Disgruntled customers can easily turn a workday sour. It’s easy to try and rush through these interactions just to get them over with, according to a press release. However, author and UP! Your Service founder and chairman Ron Kaufman believes it’s worth the time to turn these “wrongs” into “rights” to improve customer satisfaction and capture new business.
“By using a customer complaint to uplift your service, you not only transform that shopper's experience from a negative one to a positive one; you turn him or her into an evangelist for your organization,” Kaufman says in the release. “Furthermore, you gain valuable insight into what many other customers think about your organization, and most importantly, how you can improve your service.”
Thank them for the complaint. The customer should still be thanked for choosing your businesses, Kaufman states. This allows you to give positive recognition immediately.
Don’t be defensive. Customers get confused and they can exaggerate situations and even lie when they are angry, according to Kaufman. Getting defensive only elevates the disagreement.
“When a customer complains, they're doing so because they feel wronged in some way,” explains Kaufman, in the release. “You don't have to agree with what they're saying. But you do have to agree to hear them out. That's how you keep the conversation moving in a positive direction.”
Acknowledge what’s important to them. Customers often get angry because their values have been violated. Your company didn’t deliver on something they value, reports the release. “When you validate what a customer values, you aren't agreeing with them that your service is slow or that your staff is rude,” adds Kaufman, in the release. “You're saying, ‘We agree with you on what you find important and what you value. And we want to deliver in those areas.’”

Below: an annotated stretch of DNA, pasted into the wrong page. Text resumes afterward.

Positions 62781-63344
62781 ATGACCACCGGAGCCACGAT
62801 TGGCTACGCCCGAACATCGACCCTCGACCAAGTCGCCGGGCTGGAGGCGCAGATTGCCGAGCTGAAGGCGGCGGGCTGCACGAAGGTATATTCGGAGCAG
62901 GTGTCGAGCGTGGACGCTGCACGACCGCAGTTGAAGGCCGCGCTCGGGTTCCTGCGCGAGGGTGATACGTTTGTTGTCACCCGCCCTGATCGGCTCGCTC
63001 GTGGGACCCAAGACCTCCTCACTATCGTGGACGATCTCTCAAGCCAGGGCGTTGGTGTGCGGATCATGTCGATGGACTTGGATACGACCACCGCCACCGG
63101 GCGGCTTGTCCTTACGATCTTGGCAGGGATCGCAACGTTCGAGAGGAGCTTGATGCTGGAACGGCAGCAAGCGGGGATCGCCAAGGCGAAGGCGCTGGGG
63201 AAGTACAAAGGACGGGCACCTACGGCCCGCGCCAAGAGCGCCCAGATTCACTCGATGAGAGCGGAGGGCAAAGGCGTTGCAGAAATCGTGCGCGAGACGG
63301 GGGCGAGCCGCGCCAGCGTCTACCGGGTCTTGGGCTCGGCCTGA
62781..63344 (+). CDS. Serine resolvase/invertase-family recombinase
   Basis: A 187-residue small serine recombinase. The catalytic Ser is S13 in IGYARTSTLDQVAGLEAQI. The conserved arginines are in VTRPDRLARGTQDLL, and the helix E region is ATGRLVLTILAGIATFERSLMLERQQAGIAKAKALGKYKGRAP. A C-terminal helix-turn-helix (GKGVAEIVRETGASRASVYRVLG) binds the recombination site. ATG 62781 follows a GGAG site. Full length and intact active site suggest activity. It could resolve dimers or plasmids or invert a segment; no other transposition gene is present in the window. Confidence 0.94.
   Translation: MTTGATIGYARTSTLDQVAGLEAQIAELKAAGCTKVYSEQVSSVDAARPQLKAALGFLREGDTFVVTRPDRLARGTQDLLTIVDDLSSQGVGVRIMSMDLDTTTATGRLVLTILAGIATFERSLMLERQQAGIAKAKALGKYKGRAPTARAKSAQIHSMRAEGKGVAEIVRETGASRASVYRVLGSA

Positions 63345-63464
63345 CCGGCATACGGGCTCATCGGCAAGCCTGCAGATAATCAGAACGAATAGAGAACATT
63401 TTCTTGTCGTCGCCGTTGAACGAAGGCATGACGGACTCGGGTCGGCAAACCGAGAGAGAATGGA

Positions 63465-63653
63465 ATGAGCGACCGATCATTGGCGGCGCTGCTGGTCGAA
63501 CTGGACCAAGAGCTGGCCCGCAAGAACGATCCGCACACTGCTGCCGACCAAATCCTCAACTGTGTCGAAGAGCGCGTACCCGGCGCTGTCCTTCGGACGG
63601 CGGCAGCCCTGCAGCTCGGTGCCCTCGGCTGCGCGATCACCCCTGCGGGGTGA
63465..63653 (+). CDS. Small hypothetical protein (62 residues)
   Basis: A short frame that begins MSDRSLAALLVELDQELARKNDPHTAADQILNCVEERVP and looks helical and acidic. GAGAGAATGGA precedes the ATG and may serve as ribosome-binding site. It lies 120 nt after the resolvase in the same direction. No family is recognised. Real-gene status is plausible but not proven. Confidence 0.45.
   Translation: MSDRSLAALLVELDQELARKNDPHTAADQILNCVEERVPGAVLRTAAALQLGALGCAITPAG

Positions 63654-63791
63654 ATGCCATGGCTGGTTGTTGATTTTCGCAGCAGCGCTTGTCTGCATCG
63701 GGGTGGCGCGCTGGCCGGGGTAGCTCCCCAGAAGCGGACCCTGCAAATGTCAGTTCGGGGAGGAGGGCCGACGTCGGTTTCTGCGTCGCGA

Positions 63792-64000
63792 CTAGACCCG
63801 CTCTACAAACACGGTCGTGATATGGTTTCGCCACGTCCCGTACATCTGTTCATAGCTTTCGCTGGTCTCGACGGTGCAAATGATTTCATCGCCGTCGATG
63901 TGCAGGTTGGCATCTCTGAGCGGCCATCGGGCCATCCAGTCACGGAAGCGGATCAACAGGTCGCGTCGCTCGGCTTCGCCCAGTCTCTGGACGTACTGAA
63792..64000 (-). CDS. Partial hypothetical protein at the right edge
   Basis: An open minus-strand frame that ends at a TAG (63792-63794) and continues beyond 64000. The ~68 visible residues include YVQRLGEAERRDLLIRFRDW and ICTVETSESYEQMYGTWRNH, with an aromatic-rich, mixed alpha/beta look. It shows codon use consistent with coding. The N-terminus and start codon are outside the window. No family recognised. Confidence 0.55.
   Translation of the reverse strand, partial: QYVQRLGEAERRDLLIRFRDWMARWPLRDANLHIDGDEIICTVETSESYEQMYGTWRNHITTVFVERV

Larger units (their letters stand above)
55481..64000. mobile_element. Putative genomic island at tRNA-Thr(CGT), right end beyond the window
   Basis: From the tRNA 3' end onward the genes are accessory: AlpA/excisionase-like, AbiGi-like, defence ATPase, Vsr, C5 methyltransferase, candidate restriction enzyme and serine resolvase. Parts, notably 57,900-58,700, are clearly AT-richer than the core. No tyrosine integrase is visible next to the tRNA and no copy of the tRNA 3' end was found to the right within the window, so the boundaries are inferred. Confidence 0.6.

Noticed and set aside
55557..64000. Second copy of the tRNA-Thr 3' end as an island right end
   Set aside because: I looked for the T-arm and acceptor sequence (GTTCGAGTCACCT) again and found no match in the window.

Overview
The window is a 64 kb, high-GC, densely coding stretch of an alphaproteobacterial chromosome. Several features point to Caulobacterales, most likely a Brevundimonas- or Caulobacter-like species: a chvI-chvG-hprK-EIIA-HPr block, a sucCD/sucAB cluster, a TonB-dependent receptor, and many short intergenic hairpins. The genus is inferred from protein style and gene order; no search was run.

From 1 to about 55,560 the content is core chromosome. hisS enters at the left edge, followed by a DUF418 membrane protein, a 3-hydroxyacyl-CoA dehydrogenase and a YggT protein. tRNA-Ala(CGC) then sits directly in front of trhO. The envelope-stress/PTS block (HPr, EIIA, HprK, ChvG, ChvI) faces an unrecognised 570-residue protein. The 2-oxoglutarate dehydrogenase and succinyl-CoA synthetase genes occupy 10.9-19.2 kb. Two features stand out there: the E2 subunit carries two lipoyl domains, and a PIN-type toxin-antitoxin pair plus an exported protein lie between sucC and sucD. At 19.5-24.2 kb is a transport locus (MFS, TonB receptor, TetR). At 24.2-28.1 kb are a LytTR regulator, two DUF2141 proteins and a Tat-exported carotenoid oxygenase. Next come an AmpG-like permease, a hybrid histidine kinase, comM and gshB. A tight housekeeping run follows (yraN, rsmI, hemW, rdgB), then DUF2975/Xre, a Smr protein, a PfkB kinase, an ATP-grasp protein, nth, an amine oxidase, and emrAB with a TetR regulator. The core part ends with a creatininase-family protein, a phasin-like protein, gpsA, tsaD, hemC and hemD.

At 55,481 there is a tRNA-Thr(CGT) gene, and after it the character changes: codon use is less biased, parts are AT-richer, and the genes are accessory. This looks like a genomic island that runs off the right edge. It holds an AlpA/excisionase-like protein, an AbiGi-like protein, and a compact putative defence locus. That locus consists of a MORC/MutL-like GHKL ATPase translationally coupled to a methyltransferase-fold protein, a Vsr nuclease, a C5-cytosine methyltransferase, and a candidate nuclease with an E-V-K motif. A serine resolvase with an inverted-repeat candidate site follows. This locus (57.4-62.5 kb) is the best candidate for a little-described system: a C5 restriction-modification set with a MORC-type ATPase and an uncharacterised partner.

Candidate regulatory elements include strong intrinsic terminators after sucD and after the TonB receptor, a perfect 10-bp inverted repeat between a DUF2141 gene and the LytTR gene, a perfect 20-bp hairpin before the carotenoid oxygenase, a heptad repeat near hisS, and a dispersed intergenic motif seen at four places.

Use judo, not boxing. Don’t try and punch your opponent to the ground like you’re a boxer, says the release. Work with the unhappy customer to find a solution.
“When you show a customer you understand what they value, you're catching them off guard with your own movement,” notes Kaufman, in the release. “They don't expect you to tell them that they're right. Suddenly, just as you might do in judo, you've avoided a defensive confrontation and you can spin them. In judo, you'd spin them to the ground. In customer service, you use the opportunity to show the customer that you're now both on the same side and you can work together.”
Explain the company’s desire to improve. Appeal to your customer’s values. Show the customer things your company does that help you perform well in that area, states the release.
“Show you are sincere about your commitment to do well in the areas the customer values,” says Kaufman, in the release. “At the very least, you can say, ‘I'm going to make sure everyone in the company hears your story. We don't want this to happen again.’ When you express the company's desire to improve, you start on the path to rebuilding its credibility with the customer.”
Copyright, Ron Kaufman. Used with permission.
Ron is author of The New York Times best-selling book Uplifting Service. For more information and free tools, visit www.UpYourService.com.